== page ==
TEHRAN, Iran — Unsurprisingly, Iran surfaces time and time again among the tens of thousands of classified State Department documents released by WikiLeaks on Sunday. In more than 11,000 of them, in fact, Iran is discussed — everything from how to thwart its nuclear program to personal attacks on Iranian President Mahmoud Ahmadinejad.
Ahmadinejad — who was referred to as Adolf Hitler in one of the cables, just one of many slights made against him by other leaders in the region — called the documents “worthless” and an act of “mischief” by Iran’s enemies, an attempt to undermine Iran’s relationship with its Arab neighbors.
“They’re so worthless I don’t even want to waste time talking about them,” Ahmadinejad told an audience of journalists at previously scheduled press conference in Tehran on Monday.
The documents, though, appear to shed light on the private opinions of regional leaders regarding Ahmadinejad himself and Iran’s rogue nature.
Key figures in the Arab world, according to the cables, repeatedly encouraged the United States to be more aggressive in its dealing with Iran. King Abudullah bin Abdul Aziz of Saudi Arabia made several impassioned pleas to U.S. officials to reduce the threat of Iran, at one point asking the United States to “cut off the head of the snake.”
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In diplomatic and political circles, it comes as little surprise that Arab leaders harbor a desire to see the regional threat of Shiite Iran neutralized.
“We already know that Arab countries want someone to bomb Iran,” said Rasool Nafisi, an expert on Iranian politics and a professor of Middle Eastern studies at Strayer University in Virginia. “That is no surprise.”
What is enlightening, however, is the willingness and frankness with which it appears these opinions were shared with the United States and other Western powers. The public stance on Iran by most of its Arab neighbors has increasingly been one of Islamic solidarity.
Such solidarity, it seems, goes only so far.
In one cable, Qatar’s foreign minister is quoted as saying, “They [the Iranians] lie to us, and we lie to them.”
The Crown Prince of Abu Dhabi, Mohammed bin Zayed, who happens to also be the United Arab Emirate’s defense minister, is quoted in another cable saying “Ahmadinejad is Hitler.”
At Monday’s press conference, Ahmadinejad sought to deflect any controversy.
“We have brotherly and friendly relations with neighboring states and these actions will fail to overshadow those relations,” he said.
The president called the cables an organized “plot” that was most likely perpetrated by the United States.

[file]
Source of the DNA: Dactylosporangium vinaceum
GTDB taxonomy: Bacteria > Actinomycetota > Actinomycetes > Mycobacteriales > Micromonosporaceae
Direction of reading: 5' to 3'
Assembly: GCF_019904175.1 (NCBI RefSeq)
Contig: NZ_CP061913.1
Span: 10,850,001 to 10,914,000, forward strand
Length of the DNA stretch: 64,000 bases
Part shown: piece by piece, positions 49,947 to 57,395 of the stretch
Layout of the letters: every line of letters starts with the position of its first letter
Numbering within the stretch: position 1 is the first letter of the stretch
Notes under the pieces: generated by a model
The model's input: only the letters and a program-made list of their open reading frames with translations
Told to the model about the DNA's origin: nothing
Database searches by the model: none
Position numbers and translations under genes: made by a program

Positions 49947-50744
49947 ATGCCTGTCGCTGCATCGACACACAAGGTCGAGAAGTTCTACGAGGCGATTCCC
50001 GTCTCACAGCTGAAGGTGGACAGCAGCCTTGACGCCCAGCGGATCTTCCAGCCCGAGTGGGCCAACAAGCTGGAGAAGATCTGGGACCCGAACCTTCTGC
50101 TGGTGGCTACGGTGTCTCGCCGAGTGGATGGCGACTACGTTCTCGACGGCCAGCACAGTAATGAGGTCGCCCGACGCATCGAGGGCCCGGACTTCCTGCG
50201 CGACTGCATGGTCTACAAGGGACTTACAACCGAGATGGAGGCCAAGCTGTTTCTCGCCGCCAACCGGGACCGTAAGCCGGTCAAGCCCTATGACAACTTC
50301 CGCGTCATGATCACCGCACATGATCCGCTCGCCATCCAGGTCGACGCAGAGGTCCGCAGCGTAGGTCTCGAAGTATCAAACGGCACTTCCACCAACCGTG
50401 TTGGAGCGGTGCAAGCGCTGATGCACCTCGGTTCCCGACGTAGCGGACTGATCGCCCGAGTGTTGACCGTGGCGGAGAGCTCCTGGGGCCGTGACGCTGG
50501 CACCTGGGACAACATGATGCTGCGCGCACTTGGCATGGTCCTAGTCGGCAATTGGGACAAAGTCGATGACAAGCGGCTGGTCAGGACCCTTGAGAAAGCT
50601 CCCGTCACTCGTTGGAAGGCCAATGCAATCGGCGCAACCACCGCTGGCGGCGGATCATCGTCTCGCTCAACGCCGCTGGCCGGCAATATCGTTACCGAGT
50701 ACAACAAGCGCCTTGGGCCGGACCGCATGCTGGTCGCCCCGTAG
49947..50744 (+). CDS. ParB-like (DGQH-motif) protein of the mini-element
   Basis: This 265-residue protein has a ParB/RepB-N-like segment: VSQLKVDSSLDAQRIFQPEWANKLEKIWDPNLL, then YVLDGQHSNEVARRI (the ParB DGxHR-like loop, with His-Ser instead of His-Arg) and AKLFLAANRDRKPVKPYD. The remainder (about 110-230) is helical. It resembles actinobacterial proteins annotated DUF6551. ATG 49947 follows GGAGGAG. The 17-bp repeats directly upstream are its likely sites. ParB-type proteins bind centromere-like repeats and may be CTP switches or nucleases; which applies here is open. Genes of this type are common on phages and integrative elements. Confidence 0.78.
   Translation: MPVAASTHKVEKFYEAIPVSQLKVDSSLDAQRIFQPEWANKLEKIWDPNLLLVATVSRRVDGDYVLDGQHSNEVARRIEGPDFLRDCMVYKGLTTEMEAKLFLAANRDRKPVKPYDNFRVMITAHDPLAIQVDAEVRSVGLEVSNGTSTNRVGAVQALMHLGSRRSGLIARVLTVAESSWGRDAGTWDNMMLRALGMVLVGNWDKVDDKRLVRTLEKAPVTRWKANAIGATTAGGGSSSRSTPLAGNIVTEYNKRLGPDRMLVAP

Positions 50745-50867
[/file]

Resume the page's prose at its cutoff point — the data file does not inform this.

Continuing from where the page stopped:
“Some part of the American government produced these documents,” he said. “We don’t think this information was leaked. We think it was organized to be released on a regular basis and they are pursuing political goals.”
An Iranian student in Tehran, reached by phone, seemed to agree, saying that the leaked cables would spark tension between Iran and other Arab countries — exactly what the United States wanted, he said.
“[The United States] did the same type of information build up just before the war with Iraq,” the Tehran University student said. “By creating this atmosphere, they just want to build up momentum for war with Iran.”
For many average Iranians, who are accustomed to political scandals and conspiracy theories, the leaked documents brought little surprise. For most, given the censure of many websites and other foreign media, including WikiLeaks, the leaked documents barely registered, especially at a time when the country’s economy is teetering on the edge.
In one of the cables, which did raise some eyebrows, the health of Iran’s Supreme Leader Ayatollah is said to be dire. The cable says that Khamenie is suffering from leukemia and could die within months. Also discussed in the cable are the aspirations of his rival, Ayatollah Hashemi Rafsanjani, to succeed him.
It was enough to start the gossip churning.
“I wish we had this kind of information released inside Iran,” said another Tehran resident. “Then we would know what goes on behind the scenes.”
GlobalPost Iran correspondent contributed reporting from Boston, Mass.
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